Congress Should Amend COICA, Think Tank Argues

Congress Should Amend COICA, Think Tank Argues

Copyright Bill's Current Provisions Raise Constitutional Concerns
November 19, 2010

Washington, D.C., November 19, 2010 -- Yesterday, the U.S. Senate Judiciary Committee unanimously voted to approve the "Combating Online Infringements and Counterfeits Act" (COICA). The bill would allow the U.S. Attorney General to obtain a court order disabling web domains deemed to be “dedicated to infringing activities.”

Intellectual property scholars at the Competitive Enterprise Institute praised the bill in principle but warned that the legislation's current provisions threaten free speech and lack crucial safeguards to protect against the unwarranted suspension of Internet domain names.

“Combating piracy and counterfeiting on the Internet should be a priority for Congress, but care should be taken to ensure that legislative attempts to protect intellectual property rights do not harm other vital interests,” said Ryan Radia, CEI Associate Director of Technology Studies. “COICA’s overbroad definition of Internet sites 'dedicated to infringing activities' risks ensnaring legitimate websites. The bill also lacks a provision ensuring that Internet site operators targeted by the Attorney General have an opportunity to defend their site in an adversary judicial proceeding."

Over three dozen law professors recently submitted a letter to the U.S. Senate raising concerns about COICA, arguing that the bill suffers from “egregious Constitutional infirmities.”

“In its current form, elements of COICA raise serious First Amendment concerns,” said Hans Bader, CEI Senior Attorney. “If enacted, the law will not likely survive a constitutional challenge.”

Radia argued that Congress should amend COICA to provide for more robust safeguards, including:

Ÿ• Providing a meaningful opportunity for Internet site operators to challenge before a federal court an Attorney General’s assertion that their site is “dedicated to infringing activities” prior to the suspension of their domain name;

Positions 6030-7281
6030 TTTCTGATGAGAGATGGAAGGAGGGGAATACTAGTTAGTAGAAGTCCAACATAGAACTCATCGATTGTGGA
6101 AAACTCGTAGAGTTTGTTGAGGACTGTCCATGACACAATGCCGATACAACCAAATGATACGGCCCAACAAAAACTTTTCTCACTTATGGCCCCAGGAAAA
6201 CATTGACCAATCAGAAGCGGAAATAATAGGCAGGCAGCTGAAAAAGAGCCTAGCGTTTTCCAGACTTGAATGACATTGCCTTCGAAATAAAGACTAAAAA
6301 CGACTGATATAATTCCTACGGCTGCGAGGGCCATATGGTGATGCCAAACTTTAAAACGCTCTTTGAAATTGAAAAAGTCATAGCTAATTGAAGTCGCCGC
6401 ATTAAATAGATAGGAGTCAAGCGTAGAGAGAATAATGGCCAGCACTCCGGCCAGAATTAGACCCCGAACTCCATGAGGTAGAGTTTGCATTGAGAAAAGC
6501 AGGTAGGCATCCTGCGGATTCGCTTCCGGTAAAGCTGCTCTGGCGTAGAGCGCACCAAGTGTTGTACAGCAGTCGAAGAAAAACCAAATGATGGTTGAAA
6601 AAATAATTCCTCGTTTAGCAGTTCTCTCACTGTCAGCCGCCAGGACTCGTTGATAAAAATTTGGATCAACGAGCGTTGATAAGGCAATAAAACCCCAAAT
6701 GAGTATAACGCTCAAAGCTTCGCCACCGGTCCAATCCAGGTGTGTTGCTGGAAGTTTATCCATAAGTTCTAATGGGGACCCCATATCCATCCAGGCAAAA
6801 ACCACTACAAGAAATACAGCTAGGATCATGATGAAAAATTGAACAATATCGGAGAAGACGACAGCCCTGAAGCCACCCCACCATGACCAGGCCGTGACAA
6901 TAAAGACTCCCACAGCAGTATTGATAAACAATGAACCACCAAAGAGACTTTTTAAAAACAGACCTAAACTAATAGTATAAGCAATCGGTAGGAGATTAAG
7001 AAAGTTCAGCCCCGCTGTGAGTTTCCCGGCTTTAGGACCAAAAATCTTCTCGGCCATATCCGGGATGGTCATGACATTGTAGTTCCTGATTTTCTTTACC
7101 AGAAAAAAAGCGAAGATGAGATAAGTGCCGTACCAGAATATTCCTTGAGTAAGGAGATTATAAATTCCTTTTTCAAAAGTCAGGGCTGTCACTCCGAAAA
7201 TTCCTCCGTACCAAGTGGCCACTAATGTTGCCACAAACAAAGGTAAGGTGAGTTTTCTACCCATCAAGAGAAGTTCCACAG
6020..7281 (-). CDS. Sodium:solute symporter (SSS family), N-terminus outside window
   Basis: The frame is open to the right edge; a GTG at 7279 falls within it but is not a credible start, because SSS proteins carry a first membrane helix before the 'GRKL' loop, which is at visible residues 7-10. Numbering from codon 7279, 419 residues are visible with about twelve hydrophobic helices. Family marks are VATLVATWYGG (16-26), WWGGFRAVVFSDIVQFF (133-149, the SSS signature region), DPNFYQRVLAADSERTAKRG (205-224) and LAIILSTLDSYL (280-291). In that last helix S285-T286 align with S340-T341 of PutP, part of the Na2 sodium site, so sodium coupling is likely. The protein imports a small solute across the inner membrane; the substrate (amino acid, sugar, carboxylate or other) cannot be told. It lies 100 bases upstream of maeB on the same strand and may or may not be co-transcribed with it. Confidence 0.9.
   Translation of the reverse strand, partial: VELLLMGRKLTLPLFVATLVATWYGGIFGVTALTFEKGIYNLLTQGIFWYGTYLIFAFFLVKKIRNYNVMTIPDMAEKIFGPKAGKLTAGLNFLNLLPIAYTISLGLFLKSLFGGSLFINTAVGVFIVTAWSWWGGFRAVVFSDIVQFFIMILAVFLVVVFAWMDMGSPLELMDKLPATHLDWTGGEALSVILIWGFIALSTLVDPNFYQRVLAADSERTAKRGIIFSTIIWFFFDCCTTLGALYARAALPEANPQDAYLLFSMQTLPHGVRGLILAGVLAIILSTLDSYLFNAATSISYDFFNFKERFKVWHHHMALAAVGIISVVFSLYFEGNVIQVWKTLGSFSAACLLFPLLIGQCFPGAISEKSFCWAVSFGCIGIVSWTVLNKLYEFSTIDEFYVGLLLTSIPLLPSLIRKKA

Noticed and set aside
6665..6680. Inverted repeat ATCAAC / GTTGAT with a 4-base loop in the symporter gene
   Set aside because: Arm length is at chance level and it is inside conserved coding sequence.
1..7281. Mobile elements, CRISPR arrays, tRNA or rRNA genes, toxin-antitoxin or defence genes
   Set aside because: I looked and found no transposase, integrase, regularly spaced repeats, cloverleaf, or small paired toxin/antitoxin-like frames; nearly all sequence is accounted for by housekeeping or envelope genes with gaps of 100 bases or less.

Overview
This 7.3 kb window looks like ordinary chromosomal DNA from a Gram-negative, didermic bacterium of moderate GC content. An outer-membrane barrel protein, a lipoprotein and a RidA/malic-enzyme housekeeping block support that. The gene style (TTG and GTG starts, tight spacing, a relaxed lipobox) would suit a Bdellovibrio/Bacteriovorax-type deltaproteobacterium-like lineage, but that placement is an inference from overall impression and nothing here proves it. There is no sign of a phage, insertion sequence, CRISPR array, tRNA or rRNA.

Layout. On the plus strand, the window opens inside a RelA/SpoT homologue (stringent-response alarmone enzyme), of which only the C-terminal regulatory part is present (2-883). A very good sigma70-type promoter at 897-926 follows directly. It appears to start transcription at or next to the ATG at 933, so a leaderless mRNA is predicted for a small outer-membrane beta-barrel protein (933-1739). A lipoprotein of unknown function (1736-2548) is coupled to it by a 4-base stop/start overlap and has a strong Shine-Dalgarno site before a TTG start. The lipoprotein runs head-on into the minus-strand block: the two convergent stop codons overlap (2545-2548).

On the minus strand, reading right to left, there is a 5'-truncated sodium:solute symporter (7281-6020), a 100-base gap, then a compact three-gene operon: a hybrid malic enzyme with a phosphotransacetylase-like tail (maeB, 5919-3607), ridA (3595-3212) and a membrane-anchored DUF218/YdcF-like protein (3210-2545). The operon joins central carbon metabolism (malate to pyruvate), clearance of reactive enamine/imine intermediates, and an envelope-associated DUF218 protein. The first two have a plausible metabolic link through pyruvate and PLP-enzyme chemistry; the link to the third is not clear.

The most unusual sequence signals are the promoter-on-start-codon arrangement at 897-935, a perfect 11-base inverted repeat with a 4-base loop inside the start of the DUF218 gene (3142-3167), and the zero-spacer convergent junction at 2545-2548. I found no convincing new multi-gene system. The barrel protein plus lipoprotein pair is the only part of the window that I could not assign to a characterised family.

• Requiring that the Attorney General, upon commencing an in rem action against a domain name, make a reasonable and good faith effort to promptly notify the site’s actual operator of the action;

• Clarifying the definition of an Internet site “dedicated to infringing activities” to ensure that websites with nontrivial lawful uses that facilitate infringing acts by third parties will not face domain name suspension if their operators:

° Comply with legitimate takedown requests from rightsholders;

° Do not receive a financial benefit directly attributable to infringing activities;

° Do not design their site primarily for the purpose of facilitating infringing activities; and

° Do not induce infringing activities;

• Instructing the Department of Justice and federal prosecutors not to request that domain name registrars, registries, or service providers suspend domain names that have not been deemed to be “dedicated to infringing activities,” or otherwise unlawful, by a federal court;

• Requiring the Department of Justice to compensate domain name registrars, registries, and service providers for any reasonable costs they incur in the course of disabling access to infringing domain names; and

• Eliminating the provisions requiring the Department of Justice to publish a public listing of Internet Sites “alleged to be … dedicated to infringing activities” but that have not been the target of a successful in rem action by the Attorney General to disable access to their domain name.

For more information, see Ryan Radia's Tech Liberation post, "Five Ways Congress Can Fix COICA Copyright Bill."